According to the latest ‘UK Armed Forces Equipment and Formations’ tabular data published by the Ministry of Defence (MoD) on 9 September 2021, the British Army currently operates a total of 89 AS90 155 mm/L39 self-propelled guns. Unfortunately, the reality is somewhat different. There might be 89 AS90 on paper, but the actual number of operable AS90 systems is significantly less. Depending on who you talk to and how frustrated they are, real operational AS90 probably number at less than 20 and possibly even closer to 10 or fewer systems that can actually take the field!
The ‘Artillery System for the 1990s,’ otherwise known as the AS90 had the misfortune to come into service as the Cold War had just ended. The British Army of the Rhine (BAOR) and the continental commitment that had been the primary mission of the British Army in the post-1945 period was coming to an end. Uncertainty surrounded the size and structure of the post-Cold War British Army, on top of which there was the reduction in defence spending across the course of the 1990s, with the exception of 1991 where spending was briefly boosted due to the Gulf War.
By the end of the 1990s there was a plan to upgrade the AS90, but this project failed to yield satisfactory results and was cancelled. Year on year, the AS90 fleet started to decline in terms of numbers and capability, a situation not helped by the fact that spare parts availability became increasingly uncertain. If a self-propelled 155 mm artillery system had been seen as a critical capability then things might have been different, but as time went on systems that were essential for high intensity conventional conflicts, such as the AS90 and tanks, were seen as diminishing in relevance, and numbers were significantly reduced.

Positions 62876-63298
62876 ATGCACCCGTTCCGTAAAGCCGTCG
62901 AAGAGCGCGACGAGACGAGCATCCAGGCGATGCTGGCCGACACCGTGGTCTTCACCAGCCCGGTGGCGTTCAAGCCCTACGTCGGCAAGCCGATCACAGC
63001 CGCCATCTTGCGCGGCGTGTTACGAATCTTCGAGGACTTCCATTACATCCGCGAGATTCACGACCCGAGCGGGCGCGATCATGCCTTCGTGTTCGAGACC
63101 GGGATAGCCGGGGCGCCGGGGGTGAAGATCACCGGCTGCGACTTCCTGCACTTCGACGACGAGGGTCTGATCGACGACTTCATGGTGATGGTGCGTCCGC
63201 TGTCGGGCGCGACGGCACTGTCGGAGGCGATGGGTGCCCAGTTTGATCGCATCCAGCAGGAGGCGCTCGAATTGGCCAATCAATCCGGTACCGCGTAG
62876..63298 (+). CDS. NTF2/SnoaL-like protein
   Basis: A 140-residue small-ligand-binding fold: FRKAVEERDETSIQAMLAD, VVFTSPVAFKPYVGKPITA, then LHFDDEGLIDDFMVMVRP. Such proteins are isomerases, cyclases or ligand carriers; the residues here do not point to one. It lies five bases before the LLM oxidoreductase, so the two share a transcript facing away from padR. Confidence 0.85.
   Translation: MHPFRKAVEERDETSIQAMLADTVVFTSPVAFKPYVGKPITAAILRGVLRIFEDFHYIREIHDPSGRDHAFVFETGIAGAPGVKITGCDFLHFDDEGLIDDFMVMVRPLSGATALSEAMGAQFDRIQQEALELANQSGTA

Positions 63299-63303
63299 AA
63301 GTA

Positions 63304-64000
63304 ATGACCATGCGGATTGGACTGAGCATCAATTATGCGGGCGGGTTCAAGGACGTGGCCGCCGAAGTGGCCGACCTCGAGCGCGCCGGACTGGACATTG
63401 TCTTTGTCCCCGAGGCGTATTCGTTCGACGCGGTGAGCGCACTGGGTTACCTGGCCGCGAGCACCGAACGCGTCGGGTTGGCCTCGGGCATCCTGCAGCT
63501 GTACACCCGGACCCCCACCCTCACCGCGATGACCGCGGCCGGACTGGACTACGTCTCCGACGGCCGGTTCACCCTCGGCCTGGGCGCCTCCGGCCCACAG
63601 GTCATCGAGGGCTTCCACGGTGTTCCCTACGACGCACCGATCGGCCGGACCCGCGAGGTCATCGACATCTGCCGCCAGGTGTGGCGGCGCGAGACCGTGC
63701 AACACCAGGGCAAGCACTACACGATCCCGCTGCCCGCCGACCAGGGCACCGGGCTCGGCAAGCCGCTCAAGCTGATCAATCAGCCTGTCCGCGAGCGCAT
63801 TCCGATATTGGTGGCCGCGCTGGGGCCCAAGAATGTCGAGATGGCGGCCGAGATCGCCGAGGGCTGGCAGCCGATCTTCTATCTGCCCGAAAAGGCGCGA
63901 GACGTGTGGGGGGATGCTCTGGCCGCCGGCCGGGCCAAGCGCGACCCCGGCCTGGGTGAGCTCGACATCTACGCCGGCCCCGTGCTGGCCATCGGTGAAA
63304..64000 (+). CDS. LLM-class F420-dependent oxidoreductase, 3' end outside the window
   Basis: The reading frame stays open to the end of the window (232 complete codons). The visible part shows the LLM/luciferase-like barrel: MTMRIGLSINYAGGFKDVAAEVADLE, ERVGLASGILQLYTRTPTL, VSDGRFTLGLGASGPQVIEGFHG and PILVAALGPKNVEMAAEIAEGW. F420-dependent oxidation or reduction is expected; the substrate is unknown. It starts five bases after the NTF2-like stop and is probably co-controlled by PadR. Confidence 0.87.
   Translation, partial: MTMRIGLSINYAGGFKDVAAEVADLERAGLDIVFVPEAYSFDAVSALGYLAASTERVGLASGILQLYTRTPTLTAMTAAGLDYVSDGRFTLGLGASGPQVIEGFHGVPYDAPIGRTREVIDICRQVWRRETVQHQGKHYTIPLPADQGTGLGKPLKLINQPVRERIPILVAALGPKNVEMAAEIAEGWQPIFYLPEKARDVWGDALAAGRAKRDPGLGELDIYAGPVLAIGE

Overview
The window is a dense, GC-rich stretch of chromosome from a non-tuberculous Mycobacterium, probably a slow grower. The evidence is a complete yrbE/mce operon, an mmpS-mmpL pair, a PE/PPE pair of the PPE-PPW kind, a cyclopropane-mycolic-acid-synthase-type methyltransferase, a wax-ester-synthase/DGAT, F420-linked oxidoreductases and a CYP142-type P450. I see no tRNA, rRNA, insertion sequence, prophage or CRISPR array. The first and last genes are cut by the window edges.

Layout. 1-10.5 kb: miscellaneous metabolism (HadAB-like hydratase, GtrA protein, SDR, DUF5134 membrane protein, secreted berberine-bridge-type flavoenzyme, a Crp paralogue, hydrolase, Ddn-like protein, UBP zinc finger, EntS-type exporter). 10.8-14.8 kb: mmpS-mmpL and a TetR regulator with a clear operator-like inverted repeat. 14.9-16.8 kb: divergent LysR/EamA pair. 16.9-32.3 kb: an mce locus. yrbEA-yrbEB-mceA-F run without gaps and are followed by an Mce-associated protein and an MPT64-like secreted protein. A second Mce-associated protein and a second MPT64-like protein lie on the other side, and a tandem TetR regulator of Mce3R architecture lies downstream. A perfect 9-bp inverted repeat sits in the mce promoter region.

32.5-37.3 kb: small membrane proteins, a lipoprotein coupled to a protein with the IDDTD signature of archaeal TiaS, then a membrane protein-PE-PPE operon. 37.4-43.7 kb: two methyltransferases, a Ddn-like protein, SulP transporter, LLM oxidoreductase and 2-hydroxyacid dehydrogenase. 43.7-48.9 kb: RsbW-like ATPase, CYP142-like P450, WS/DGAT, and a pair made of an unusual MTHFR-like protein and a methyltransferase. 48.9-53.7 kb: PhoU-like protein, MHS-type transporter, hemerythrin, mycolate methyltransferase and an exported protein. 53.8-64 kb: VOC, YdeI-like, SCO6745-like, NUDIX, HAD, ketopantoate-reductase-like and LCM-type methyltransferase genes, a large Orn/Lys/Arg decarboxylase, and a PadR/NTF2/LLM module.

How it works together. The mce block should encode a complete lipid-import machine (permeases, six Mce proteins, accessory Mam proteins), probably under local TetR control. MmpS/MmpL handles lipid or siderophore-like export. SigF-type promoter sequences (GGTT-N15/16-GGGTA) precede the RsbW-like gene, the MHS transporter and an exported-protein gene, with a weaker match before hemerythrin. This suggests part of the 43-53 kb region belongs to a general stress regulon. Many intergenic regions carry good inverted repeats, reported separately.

With the British Army embroiled in asymmetric conflicts and with conventional threats seemingly less and less likely, where was the need for systems such as the AS90? With a limited budget, the British Army had to use its resources in areas that mattered and self-propelled artillery did not. Then in early 2014, Russia seized Crimea from Ukraine and in August of that year, conflict opened up in the Donbas, with Russian troops actively supporting separatists in Donetsk and Luhansk. Suddenly the threat of conventional conflict in Europe started to emerge as a real possibility and gradually the UK’s thoughts turned to what would be required to confront conventional threats.
While there might have been thinking about conventional threats, there was little in the way of new funding to meaningfully confront such threats. Indeed, the British Army, like many others in Europe, found itself expected to do more with less and in that environment a great deal of effort was put into trying to define a new structure for the Field Army that would allow it to confront increasing conventional, as well as other threats, within the existing limits of its funding.